The financial pages of major newspapers usually have plenty of fare to feed, both, bullish as well as bearish moods. What to make of the WSJ's inclusion (in their "Money and Investing" section) of historian Niall Ferguson's comparisons of 1914 with today, recently delivered to a gathering of Merrill Lynch executives and clients? There is a punchline at the very end. But it's worth reading the build-up first.
"The Big Picture: Circa 1914
Historian Sees Similarities In Today's Investment RisksAnd Pre-World War I Era"
"In a world that has become increasingly savvy in understanding and measuring all kinds of risks, investors often ignore what may be the biggest of all -- geopolitics.
"Big mistake, says Harvard University history professor Niall Ferguson.
"In a recent lecture to Merrill Lynch executives and clients, he contends that in analyzing financial and economic risks, forecasters tend to ignore geopolitical ones. And when they do take politics into account, investors usually stick to what they can personally recall.
"We need to go further back than living memory to understand the predicament in which we currently find ourselves," says Prof. Ferguson, according to a transcript of his lecture.
"That 'predicament' is the uncanny similarities between the current era of globalization and the original one of roughly 1880-1914, which first harnessed the powers of global communications and swift transport to link the world economically. That ended with the June 28, 1914, assassination of Austrian Archduke Franz Ferdinand and the onset of World War I.
"Then, as now, fears of inflation were negligible. The difference in yields on corporate and emerging-market bonds and those on benchmark government securities was shrinking. Stock-market volatility was abating. Commodity, especially energy, prices -- then it was coal, today oil -- were rising rapidly.
"Other parallels, notes George Magnus, senior economic advisor at UBS, include deregulated and integrated global capital markets, expanding international trade, strong foreign-direct investment flows and the search for new markets.
"As for geopolitics, the first era of globalization was marked by 'a dominant but financially overstretched global power, rival powers that defined themselves only in opposition to the dominant power, new regional powers with global aspirations, the Great Game in Central Asia [then over access to India, now to oil], a proliferation of 'failed states' and state-sponsored armed groups,' Mr. Magnus says. Then the global power was the U.K., now the U.S. Sound familiar?
"Add in anti-Western armed organizations -- in the 19th century, they followed the teachings of Karl Marx, today Osama bin Laden -- and "there is a striking resemblance between what is happening now and what was happening 100 years ago," Prof. Ferguson says.
"Of course, any parallels go only so far and no one is saying investors should dive under the bed. Still, in the years preceding the First World War, investors chose to ignore the threats that were brewing. The well-oiled global economic and financial machine had fostered a "sense of exaggerated security," Prof. Ferguson says. That's a valuable lesson to remember today.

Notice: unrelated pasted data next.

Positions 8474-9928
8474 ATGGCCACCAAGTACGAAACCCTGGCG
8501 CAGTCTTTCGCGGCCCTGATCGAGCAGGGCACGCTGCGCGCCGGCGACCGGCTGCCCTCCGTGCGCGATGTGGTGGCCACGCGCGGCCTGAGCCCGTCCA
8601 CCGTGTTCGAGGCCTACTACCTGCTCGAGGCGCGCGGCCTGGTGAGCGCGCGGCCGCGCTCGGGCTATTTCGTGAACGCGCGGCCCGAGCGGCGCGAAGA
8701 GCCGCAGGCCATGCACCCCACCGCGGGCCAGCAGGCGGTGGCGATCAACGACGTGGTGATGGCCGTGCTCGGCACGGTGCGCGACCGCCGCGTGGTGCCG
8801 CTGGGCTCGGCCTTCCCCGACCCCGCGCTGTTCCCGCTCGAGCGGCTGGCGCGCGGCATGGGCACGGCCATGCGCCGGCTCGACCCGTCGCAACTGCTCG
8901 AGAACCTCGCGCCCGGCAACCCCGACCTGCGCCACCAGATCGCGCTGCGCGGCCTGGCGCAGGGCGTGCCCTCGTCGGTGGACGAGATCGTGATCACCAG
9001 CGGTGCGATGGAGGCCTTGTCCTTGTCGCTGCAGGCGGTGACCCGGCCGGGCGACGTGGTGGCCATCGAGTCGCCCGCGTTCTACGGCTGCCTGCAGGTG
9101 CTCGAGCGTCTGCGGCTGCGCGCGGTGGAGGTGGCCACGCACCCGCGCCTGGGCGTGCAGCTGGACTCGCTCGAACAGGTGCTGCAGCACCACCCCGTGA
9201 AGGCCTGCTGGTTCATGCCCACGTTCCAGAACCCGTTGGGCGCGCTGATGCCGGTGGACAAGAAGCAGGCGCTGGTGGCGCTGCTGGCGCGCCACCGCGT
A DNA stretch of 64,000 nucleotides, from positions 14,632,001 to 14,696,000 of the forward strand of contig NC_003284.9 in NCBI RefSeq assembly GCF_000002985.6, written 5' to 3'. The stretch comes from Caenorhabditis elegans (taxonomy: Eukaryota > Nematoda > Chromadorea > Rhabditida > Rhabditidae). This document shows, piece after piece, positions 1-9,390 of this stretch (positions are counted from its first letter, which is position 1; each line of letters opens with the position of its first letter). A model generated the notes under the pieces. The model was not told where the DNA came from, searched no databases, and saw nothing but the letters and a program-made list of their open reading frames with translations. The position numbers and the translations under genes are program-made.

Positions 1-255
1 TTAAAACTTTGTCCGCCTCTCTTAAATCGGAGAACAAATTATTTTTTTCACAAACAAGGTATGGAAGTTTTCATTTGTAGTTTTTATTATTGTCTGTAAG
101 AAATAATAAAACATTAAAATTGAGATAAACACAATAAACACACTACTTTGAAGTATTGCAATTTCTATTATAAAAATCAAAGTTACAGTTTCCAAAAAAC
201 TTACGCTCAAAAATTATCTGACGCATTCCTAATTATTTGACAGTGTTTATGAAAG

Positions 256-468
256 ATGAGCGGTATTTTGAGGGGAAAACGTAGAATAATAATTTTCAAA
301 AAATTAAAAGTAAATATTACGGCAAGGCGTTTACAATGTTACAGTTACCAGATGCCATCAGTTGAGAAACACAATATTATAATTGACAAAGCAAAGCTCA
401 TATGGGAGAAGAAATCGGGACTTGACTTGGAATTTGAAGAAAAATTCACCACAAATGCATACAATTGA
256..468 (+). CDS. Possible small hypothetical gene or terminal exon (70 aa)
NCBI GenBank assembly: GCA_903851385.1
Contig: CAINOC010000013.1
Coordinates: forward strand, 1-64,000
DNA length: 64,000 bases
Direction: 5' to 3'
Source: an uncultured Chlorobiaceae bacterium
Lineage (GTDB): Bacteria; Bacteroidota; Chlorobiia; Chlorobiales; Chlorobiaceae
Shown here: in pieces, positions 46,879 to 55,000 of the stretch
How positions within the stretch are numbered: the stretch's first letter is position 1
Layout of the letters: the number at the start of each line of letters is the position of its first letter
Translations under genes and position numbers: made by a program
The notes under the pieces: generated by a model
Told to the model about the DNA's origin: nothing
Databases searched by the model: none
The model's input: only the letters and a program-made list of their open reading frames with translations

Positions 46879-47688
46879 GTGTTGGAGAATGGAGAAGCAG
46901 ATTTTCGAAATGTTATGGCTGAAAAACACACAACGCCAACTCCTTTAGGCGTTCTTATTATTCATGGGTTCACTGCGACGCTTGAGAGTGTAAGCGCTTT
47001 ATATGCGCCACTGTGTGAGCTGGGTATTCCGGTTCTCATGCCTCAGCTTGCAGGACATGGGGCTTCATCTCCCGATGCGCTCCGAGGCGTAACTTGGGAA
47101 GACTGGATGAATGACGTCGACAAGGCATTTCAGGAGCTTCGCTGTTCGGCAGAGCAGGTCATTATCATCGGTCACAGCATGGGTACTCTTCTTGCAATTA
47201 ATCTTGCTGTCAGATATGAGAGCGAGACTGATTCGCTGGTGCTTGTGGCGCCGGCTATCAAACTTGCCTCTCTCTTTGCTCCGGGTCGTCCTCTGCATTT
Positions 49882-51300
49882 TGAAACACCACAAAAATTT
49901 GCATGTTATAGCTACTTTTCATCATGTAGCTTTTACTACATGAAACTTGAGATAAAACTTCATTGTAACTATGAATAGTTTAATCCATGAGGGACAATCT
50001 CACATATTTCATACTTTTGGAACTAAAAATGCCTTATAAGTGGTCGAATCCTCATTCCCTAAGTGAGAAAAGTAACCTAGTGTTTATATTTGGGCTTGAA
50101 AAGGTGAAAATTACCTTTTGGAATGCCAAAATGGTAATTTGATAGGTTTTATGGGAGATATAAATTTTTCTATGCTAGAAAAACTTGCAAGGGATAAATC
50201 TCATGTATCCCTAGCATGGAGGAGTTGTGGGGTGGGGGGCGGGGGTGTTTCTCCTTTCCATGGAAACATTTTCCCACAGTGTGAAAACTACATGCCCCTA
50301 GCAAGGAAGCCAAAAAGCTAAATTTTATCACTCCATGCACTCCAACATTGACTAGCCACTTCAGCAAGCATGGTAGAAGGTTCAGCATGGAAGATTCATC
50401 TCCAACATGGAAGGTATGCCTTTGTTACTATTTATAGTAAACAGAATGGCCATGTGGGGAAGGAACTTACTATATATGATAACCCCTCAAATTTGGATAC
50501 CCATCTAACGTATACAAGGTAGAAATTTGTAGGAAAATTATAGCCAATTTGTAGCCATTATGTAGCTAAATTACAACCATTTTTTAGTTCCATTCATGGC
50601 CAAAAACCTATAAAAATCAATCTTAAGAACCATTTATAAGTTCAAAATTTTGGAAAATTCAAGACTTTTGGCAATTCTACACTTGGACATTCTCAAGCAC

In fact, back then the mood was so complacent that the first mention of the possibility of even a small war the Harvard academic could find in the financial press was an article in The London Times of July 22, 1914. That was just seven days before the Austro-Hungarian artillery began bombarding Belgrade and less than two weeks before Britain declared war against Germany. Major European financial markets closed for the rest of the year.
'Everybody thinks the biggest financial crisis was the  Wall Street crash and its aftermath,' Prof. Ferguson says. 'But 1914 was far, far worse...if they had allowed the markets to reopen, there would have been a complete wipeout.'
"So what is today's investor to do? 'Gold would be the best thing to have as a long-term store of value,' says Eoin Treacy, a strategist at Fullermoney.com, a global strategy service. Investment strategists also say that commodities should perform well, along with investments designed to enable investors to bet on increased volatility. Meanwhile, stocks should do poorly, because a catastrophe probably would rattle consumer confidence and in turn economic growth.
"Investors currently regard bonds as largely a haven. Money managers warn that the threat of surging oil prices could fuel inflation, which could sink long-dated bond prices. For instance, bonds failed to offer investors any protection during the 1973 Yom Kippur War. Prof. Ferguson notes that in off-market trading from July 8 to Dec. 19, 1914, Austrian government bond prices plunged 23%, while French securities fell 15%, Russian ones 8.8% and U.K. bonds 9.6%.
To be sure, there have been some improvements in the past 100 or so years. There are many more democracies, and warfare is on the wane. What is more, many economists think policy makers have learned from past mistakes.
"Even so, Prof. Ferguson says, "Globalization could end in our time, not with a whimper but with a bang." The hard part, he acknowledges, is designing "a perfect portfolio for coping with the outbreak of World War III."